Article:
April 16th is National Healthcare Decisions Day. For the past eight years April 16th has been designated as a day to educate and encourage the public about the important issue of Advance Directives. Many of us care deeply about choice and our end of life care. National Health Care Decisions Day (NHDD) reminds us that we can take an active role
in those matters by selecting a health care proxy( and a back up proxy), by considering our wishes and imparting them to our proxy, health care professionals and other important people in our lives. The Health Care Proxy and a Living Will, documenting one’s wishes regarding end of life care, are the primary components of Advance Directives. The
National Healthcare Decisions Day website, www.nhdd.org, has a number of resources and links to assist with the process. Forms can be accessed online, printed and filled out. State specific forms are also available. Living
wills are not recognized in Massachusetts. Nonetheless a living will or item specifying your wishes can be given to your health care proxy and health care professionals to aid in potential decision making on your behalf. Also
available are conversation prompts and ideas for discussing the topic with family, friends and professionals. As mentioned here before smart phone apps can also be obtained for keeping your Advance Directive information
and that of loved ones at ready access. This is a difficult process for many. New tools, many of them online, can help to
make it easier. If you are not able to access online information easily or would like the opportunity to talk more about this issue, please contact me. Jocelyn Ehrhardt, MSW Outreach Coordinator
DID YOU KNOW…?
In 2013, Medicare paid for health services for approximately 51 million individuals at a cost of about $604 billion. The Centers for Medicare & Medicaid Services (CMS) estimated that improper payments—some of which may be fraudulent—were almost $50 billion. Fraud, waste, and abuse contribute to the rising cost of health care. Taxpayer dollars lost to fraud, waste, and abuse affect all of us. You can help stop fraud and abuse by reviewing your Medicare statement (Medicare Summary Notice – MSN) or Part D Explanation of Benefits (EOB) to make sure Medicare is not charged for items or services you did not receive. If you have a question or concern regarding a Medicare claim, you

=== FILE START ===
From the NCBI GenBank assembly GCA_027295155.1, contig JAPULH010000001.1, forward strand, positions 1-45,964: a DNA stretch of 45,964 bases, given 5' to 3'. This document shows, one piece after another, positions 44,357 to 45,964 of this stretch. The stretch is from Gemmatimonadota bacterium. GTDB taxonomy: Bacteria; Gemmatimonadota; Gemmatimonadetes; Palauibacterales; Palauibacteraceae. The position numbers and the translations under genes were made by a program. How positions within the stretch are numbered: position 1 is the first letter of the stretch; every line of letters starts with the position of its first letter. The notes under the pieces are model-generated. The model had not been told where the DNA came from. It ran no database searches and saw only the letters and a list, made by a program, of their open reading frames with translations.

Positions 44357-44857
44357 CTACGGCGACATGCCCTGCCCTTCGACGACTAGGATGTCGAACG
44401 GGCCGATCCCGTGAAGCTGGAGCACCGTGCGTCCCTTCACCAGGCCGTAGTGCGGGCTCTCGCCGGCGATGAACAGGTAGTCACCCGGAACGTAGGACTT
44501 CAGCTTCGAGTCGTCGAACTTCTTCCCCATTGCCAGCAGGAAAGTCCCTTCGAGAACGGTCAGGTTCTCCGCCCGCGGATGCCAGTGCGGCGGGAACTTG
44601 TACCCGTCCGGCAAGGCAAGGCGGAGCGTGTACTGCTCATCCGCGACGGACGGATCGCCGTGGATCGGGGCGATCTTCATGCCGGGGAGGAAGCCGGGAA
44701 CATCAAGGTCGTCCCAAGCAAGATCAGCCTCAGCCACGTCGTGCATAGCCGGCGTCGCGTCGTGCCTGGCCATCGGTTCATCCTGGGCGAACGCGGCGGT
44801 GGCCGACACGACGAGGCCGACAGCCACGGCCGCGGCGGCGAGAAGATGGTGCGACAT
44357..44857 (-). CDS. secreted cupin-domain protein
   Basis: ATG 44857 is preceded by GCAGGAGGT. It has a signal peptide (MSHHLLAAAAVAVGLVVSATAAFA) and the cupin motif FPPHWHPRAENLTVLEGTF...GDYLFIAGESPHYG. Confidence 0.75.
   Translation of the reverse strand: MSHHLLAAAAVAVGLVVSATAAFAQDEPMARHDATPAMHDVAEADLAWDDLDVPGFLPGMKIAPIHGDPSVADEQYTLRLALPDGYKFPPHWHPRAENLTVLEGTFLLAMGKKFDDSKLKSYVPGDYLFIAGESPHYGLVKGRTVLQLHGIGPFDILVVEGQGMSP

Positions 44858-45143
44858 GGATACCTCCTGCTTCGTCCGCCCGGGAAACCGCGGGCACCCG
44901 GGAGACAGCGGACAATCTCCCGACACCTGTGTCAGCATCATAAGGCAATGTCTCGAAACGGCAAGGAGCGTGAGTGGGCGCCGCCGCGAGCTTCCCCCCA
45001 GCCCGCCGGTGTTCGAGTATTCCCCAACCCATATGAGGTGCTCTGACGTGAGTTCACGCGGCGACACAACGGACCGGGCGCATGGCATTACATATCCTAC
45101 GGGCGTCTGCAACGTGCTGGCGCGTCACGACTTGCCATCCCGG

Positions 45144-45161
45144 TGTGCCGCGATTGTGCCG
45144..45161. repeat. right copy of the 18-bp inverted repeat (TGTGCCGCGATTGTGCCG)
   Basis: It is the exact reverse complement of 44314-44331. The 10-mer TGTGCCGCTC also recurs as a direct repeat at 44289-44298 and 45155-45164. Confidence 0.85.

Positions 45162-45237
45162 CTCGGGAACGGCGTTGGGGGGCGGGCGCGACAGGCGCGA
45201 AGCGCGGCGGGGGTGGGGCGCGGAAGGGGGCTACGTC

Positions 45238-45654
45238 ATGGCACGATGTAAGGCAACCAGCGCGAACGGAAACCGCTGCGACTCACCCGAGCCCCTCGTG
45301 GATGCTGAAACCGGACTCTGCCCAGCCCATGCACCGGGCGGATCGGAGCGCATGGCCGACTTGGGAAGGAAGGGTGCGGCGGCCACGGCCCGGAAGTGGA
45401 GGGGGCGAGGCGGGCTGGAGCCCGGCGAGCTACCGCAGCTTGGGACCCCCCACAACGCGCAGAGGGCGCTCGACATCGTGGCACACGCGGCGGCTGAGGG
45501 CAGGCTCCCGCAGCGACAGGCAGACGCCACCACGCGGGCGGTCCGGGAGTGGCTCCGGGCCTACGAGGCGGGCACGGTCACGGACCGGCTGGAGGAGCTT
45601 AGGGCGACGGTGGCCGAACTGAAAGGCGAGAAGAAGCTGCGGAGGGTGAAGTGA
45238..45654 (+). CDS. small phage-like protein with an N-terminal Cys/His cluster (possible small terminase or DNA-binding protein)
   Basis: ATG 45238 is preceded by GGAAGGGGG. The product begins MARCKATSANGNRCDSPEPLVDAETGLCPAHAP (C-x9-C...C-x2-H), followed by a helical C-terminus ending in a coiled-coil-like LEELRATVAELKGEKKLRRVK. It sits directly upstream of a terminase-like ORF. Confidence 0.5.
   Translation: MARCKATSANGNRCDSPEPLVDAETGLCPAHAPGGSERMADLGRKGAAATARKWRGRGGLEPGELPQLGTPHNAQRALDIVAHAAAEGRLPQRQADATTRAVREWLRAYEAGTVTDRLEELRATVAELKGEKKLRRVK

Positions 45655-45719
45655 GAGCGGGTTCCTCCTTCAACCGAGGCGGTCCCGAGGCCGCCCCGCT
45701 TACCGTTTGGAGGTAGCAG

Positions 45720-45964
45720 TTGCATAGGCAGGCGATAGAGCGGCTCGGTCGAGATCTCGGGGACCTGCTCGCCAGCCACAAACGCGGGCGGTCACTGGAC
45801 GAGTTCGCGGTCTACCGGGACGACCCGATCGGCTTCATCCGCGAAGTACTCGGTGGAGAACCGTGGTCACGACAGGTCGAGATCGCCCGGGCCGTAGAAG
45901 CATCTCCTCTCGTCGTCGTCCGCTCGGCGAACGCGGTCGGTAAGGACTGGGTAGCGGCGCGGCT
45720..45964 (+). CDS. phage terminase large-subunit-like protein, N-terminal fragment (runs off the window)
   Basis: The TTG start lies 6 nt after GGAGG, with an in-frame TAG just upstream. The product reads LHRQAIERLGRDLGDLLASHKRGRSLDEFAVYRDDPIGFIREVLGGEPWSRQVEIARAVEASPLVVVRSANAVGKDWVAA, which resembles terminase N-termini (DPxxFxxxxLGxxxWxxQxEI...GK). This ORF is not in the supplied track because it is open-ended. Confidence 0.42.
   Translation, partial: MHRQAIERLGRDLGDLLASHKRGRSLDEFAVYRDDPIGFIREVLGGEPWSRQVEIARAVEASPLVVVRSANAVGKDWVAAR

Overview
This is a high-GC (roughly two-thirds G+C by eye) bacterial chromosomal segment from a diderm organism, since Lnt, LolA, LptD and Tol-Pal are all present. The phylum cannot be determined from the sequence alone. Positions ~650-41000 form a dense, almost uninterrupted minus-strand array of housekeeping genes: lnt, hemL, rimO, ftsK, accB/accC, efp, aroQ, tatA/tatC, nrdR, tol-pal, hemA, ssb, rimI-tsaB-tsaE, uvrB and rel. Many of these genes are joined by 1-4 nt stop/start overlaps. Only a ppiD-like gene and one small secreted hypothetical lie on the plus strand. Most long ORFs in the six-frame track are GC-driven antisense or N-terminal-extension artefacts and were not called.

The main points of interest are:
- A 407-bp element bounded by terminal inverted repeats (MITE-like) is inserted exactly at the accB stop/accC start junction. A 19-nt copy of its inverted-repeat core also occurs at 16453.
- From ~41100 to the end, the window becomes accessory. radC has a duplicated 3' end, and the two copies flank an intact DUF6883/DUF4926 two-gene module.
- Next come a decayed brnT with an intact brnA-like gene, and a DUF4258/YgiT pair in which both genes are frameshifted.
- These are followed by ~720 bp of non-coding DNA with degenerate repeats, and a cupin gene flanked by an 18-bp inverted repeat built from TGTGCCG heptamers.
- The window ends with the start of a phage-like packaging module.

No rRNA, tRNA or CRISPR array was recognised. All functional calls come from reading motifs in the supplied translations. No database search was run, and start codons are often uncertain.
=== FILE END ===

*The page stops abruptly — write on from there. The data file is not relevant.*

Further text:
should first discuss it directly with your physician, provider, or supplier that provided the service. Assistance is also available through the Massachusetts Senior Medicare Patrol (SMP), which is a group of trained volunteers who teach Medicare beneficiaries how to protect their personal information, identify and report errors on their health care
statements and report fraud and abuse to the proper authorities. You can contact the Massachusetts SMP program at Elder Services of the Merrimack Valley, 1-800-892-0890. For further assistance with any Medicare issue, contact the SHINE Program. Trained SHINE volunteers offer free, confidential counseling on all aspects of Medicare and
related health insurance programs. To schedule a SHINE appointment, call your local Senior Center. For other SHINE related matters, call 1-800-AGE-INFO (1-800-243-4636), then press or say 3. Once you get the SHINE answering machine, leave your name and number. A volunteer will call you back, as soon as possible.
Counselors: Pauline O’Bray/Linda Warren/Wayne Wirtanen
SHINE (Serving Health Insurance Needs of Everyone) appointments are available with our SHINE Counselors. Please call the Senior Center at 508-393-5035 to schedule your appointment.